Strategic Pay’s 2023 annual Directors' Fees survey has shown a shift in power from the board to its stakeholders, who are applying pressure to improve its ESG performance and reporting. The survey gives insight into trends and practices relating to the payment of directors' fees in New Zealand, which provides valuable data that can drive change and inform decisions.
As was the case last year, environmental, social and governance (ESG) and diversity were key areas of interest to investors and stakeholders.
At a directors' fees level, there is still a significant gap of 20% between males and females, and this year female representation among directors and chairs increased, but only marginally. The survey reported 39% female directors (up slightly from 38% in 2022) and 25% female chairs (up slightly from 24% in 2022).
However, the growth in female representation among boards has been in the lower-paid not-for-profit sector. In contrast, the private higher-paying industry still has a relatively low female representation of 28%.
Research conducted by McKinsey found that companies in the top quartile for gender diversity on their executive teams were 25% more likely to have above-average profitability than companies in the bottom quartile.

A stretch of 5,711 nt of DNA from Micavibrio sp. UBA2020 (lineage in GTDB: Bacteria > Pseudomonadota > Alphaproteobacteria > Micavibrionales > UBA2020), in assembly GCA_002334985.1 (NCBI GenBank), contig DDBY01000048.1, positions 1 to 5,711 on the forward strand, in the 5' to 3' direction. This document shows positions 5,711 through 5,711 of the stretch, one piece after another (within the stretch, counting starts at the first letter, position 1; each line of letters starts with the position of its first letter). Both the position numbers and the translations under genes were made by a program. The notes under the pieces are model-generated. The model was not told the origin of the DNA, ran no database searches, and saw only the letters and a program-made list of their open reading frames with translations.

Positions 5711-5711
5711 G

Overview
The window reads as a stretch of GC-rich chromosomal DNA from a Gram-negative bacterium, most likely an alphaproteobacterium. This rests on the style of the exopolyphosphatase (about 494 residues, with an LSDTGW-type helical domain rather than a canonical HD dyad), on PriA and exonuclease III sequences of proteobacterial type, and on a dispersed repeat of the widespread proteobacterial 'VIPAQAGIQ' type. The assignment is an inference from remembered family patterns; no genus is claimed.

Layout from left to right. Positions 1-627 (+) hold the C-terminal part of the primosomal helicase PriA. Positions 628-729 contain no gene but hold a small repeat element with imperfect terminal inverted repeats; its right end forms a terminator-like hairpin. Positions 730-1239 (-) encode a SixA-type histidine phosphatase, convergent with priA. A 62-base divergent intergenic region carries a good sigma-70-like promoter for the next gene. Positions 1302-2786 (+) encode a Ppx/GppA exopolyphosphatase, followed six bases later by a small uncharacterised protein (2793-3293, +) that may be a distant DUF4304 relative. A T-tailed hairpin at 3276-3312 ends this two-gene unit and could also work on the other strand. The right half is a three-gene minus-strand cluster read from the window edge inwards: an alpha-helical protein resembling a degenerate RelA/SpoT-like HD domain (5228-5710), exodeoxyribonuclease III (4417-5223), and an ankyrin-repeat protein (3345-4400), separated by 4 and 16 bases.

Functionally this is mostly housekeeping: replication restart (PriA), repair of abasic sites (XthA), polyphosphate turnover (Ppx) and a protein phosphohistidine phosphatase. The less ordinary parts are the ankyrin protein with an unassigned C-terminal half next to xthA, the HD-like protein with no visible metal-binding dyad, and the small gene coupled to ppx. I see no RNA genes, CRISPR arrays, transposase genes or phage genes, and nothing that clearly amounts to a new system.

New legislation passed by the New Zealand Government in June 2022 making climate-related disclosures mandatory for publicly listed (NZX) and larger financial service entities, coupled with the North Island’s extreme weather events earlier this year, has further heightened pressure to make improvements among organisations to achieve net-zero emissions.
“Boards are being held accountable more than ever to improve ESG performance and we’re seeing a higher standard of sustainability-related reports being produced,” comments Cathy Hendry, managing director at Strategic Pay. “This can prove challenging in the current climate to attract and keep quality board members within lower pay brackets.”
Meanwhile, chairs' and directors’ fees in the private sector continue to increase.
Last year, chairs of companies listed on the NZX were paid 69% more than chairs of unlisted companies, compared to this year's gap of 71%. Similarly, directors of companies listed on the NZX were paid 78% more than directors of unlisted companies, up from 71% in 2022.
“It’s expected that the skills shortage will continue throughout the rest of 2023. Organisations should focus on their core purposes, including but not limited to fair pay and workforce diversity, in order to retain quality employees,” concludes Hendry.